The uncucha (Xanthosoma sagittifolium) is a well known tuber that is consumed in many parts of the world, as well as in Cusco. The word we call it is just one of many. It is also called yautía, malanga, macal, quicamote, okomu, and more. In Cusco, though, it goes by uncucha. Even if not as famous as the potato people know its benefits and seek it out.
Filled with vitamins and health benefits, the uncucha comes to us from Quillabamba in Cusco’s La Convención province. It is grown there and in tropical valley close by. This wonderful tuber arrives in the Imperial City from September through April. The trucks transporting it arrive every morning at 5 am. From there, the vendors buy or obtain merchandise and take it to all the different markets of the city, including San Pedro, Cascaparo, Wanchac, and Ttio.
Books from Amazon you might wish to look at.
I. Roth and Helga Lindorf
South American Medicinal Plants: Botany, Remedial Properties and General Use (Springer, 2002)
Tropical Root and Tuber Crops: 17 (Crop Production Science in Horticulture)(CABI, 2008)
I like the flavor of uncucha a lot. Its brown peel with stripes takes me to coffee time in Quillabamba, a pause for a few moments during the day whether you are just beginning it or to take pleasure at other hours. The climate there is warm and the air humid. In the afternoon when the sun departs it is wonderful to eat boiled uncucha along with a cup of good coffee from La Convención. All year long uncucha is sold in the markets of that city.
In Cusco you can also find uncucha in boiled form on our streets beginning around ten am. It is sold on Pera and Calle Nueva Streets as well as around the markets. You will see the vendors with cloths and shawls covering their pots so they do not lose their heat. The offer uncucha on throw-away plates. Each portion consisting of five pieces costs 2/S.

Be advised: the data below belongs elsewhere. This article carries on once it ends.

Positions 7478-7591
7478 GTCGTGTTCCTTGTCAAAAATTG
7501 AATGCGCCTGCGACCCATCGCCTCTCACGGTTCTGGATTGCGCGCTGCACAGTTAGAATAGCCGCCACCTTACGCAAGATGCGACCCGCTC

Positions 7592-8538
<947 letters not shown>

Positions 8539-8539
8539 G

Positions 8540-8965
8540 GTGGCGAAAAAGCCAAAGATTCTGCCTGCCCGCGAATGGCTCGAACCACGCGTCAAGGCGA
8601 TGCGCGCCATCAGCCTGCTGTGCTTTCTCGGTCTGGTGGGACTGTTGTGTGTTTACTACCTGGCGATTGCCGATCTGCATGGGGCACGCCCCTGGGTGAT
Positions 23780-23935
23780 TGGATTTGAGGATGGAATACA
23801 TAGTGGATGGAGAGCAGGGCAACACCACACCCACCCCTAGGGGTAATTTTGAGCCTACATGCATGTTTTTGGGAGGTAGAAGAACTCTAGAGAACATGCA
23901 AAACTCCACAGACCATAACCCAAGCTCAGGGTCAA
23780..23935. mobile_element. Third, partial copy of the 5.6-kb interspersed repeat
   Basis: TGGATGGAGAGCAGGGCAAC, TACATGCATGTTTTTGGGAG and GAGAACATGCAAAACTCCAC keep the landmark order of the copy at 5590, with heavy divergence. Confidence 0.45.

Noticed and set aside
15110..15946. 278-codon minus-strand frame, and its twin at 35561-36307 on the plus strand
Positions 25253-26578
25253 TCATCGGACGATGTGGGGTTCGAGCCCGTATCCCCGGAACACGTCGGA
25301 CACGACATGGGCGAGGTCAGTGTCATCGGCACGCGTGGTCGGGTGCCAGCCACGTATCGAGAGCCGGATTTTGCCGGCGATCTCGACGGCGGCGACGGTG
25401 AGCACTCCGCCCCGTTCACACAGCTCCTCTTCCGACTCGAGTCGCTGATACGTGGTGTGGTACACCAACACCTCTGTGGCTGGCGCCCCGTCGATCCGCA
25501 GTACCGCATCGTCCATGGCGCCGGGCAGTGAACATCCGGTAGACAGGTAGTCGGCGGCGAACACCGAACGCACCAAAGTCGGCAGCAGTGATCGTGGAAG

In the markets you can buy raw uncucha for 3.50/S a kilo.
People pause in their activities while walking through the city to have some uncucha or they take it home for their refreshment in the afternoon. They will have it with some salad of lettuce, tomato, and onion and with a cup of coffee. Most people know the wonderful taste and nutritious value of the uncucha.
One time I was in Arequipa, a city at some distance from Cusco here in the Peruvian south. I was visiting one of its markets and enjoyed seeing uncucha presented in the tuber section. Suddenly, I just wanted to eat some boiled uncucha just like they sell it in Cusco. I walked around the market a couple of times and could find no one selling it that way.
I did not want to just be stuck with frustrated desires. I had to try it so I told myself, “It must be part of some menu here in the restaurants.” By asking directions I found myself deep inside the market, in the food section. They offered a great variety of dishes. A board listed the fixed menu as squash crème with uncucha. I did not hesitate and sat to enjoy this offering.
As a first course the casera (vendor) served me a bowl of semola soup with crunch French fried potatoes scattered on it. It was light and tasty. As a main dish I got the crème of squash with uncucha. The casera dished it up and it looked appetizing and creamy. Amidst the bright color of the squash the uncucha danced white and soft in cubes. It was tasty. The combination of squash and rice? Wow. I loved it.
I ended up content and satisfied. While the casera was serving me my soft drink (refresco) I asked her where the uncucha came from. She said, “From the jungle of Manu and from Tambopata.”
To taste some boiled uncuchas is a true delight at any time or any place. You can cook them, however, in other ways. That is where they imagination and skill of the cook or chef can shine.